Commenting on this finding, Japanese researchers point out: “In early August, the 5th Intelligence Department came to the conclusion that during 1941 the German army would not be able to conquer the Soviet Union, and the prospects for Germany were not the best for the next year either. Everything indicated that the war was dragging on “… This intelligence report forced the Japanese leadership to more soberly assess the prospects for the German-Soviet war and Japan’s participation in it.

Hajime Sugiyama and Hideki Tojo

The army, meanwhile, continued to prepare for the implementation of the plan for the war against the USSR – “Kantokuen”. Chief of General Staff Hajime Sugiyama and Minister of War Hideki Tojo stated: “There is a high probability that the war will end with a quick German victory. It will be extremely difficult for the Soviets to continue the war. The statement that the German-Soviet war is dragging on is a hasty conclusion. “

The Japanese military did not want to miss the “golden opportunity” to fall down together with Germany on the USSR and crush it. Japan’s Minister of War Hideki Tojo said: “The attack should take place when the Soviet Union, like a ripe persimmon, is ready to fall to the ground …”

The commander of the Kwantung Army, General Yoshijiro Umezu, conveyed to the center: “Just now the rarest case presented itself, which happens once in a thousand years, for the implementation of the state policy towards the Soviet Union. It is necessary to grasp this … I repeat once again that the main thing is not to miss the moment … “

Tahiti Yoshimoto

Chief of Staff of the Kwantung Army, Lieutenant General Teiichi Yoshimoto urged the Chief of Operations Directorate of the General Staff Shinichi Tanaka: “The beginning of the German-Soviet war is an opportunity sent down to us from above to resolve the northern problem. We need to discard the theory of “ripe persimmon” and create a favorable moment ourselves … Even if the preparation is insufficient, speaking this fall, you can count on success. “

The Japanese command considered the weakening of Soviet troops in the Far East an important condition for entering the war against the USSR. This was the essence of the concept of “ripe persimmon” – the expectation of “the most favorable moment”.

According to the plan of the Japanese General Staff of the Army, hostilities against the USSR were to begin subject to the reduction of Soviet divisions in the Far East and Siberia from 30 to 15, and aviation, armored, artillery and other units by two-thirds. However, the scale of the transfer of Soviet troops to the European part of the USSR in the summer of 1941 did not meet the expectations of the Japanese command. According to the intelligence department of the Japanese General Staff on July 12, three weeks after the start of the German-Soviet war, only 17 percent of Soviet divisions were transferred from the Far East to the west, and about one third of mechanized units. At the same time, Japanese military intelligence reported that in return for the departing troops, the Red Army was replenished by conscription among the local population. Attention was drawn to the fact that mainly the troops of the Trans-Baikal Military District were being transferred to the west, and in the eastern and northern directions the grouping of Soviet troops practically remained the same.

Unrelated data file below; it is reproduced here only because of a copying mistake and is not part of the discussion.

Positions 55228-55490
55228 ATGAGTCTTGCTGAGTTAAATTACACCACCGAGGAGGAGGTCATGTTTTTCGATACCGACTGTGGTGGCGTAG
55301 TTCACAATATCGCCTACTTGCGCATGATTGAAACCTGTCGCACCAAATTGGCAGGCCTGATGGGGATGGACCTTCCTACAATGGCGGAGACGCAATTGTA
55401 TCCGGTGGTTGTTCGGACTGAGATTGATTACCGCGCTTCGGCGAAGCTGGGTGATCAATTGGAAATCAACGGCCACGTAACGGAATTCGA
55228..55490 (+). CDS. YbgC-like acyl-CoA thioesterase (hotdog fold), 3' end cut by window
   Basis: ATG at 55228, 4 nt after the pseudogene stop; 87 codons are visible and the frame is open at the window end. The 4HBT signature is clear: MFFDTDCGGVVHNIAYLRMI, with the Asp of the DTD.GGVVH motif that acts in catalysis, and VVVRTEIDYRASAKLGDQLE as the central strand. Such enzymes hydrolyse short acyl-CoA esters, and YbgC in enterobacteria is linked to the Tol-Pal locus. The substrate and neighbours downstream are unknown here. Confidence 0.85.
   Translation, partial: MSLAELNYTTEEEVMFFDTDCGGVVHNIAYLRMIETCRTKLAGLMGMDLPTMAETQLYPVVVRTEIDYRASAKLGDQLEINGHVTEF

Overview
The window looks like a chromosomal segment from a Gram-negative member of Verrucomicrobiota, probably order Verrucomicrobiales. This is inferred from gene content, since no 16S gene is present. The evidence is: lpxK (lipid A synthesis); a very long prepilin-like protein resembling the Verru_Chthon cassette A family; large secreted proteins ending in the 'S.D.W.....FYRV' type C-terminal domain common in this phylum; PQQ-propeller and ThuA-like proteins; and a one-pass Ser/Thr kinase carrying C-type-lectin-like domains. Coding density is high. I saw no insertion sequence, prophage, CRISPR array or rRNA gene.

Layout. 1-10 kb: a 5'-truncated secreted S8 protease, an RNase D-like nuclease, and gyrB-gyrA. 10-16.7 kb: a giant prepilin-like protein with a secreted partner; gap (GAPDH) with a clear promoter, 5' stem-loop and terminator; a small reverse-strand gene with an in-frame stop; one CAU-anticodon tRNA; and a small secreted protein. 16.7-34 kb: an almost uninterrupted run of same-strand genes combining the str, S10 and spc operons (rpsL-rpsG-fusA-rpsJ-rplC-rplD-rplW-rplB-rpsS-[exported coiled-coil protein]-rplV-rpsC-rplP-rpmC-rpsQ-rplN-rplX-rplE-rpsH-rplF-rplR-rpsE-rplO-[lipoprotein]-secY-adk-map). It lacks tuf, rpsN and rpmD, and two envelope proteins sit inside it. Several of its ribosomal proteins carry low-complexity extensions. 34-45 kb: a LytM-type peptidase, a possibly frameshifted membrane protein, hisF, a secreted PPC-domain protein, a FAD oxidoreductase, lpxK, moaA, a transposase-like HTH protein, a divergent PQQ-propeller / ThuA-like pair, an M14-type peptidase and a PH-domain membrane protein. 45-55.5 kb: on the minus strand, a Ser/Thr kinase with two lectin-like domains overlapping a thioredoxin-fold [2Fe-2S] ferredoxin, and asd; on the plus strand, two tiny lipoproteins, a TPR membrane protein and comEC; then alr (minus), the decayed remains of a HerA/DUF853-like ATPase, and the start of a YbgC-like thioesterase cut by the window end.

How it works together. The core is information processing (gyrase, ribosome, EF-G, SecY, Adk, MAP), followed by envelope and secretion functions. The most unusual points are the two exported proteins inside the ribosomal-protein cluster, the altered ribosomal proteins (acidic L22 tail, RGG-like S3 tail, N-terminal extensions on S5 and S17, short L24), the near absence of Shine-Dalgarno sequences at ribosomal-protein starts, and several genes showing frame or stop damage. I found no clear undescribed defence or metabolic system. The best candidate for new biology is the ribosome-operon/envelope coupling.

The restraining effect on the decision to start a war against the USSR was exerted by the preservation of a large number of Soviet aviation in the Far East. By mid-July, the Japanese General Staff had information that only 30 Soviet air squadrons had been deployed to the west. Of particular concern was the presence of a significant number of bomber aircraft in the eastern regions of the USSR. It was believed that in the event of an attack by Japan on the Soviet Union, there would be a real danger of massive air strikes directly on Japanese territory. The Japanese General Staff had intelligence on the presence in 1941 in the Soviet Far East of 60 heavy bombers, 450 fighters, 60 attack aircraft, 80 long-range bombers, 330 light bombers and 200 naval aircraft. One of the documents of the rate of July 26, 1941 indicated: “In the event of a war with the USSR, as a result of several bombing strikes at night by ten, and in the daytime by twenty or thirty planes, Tokyo can be turned into ashes.”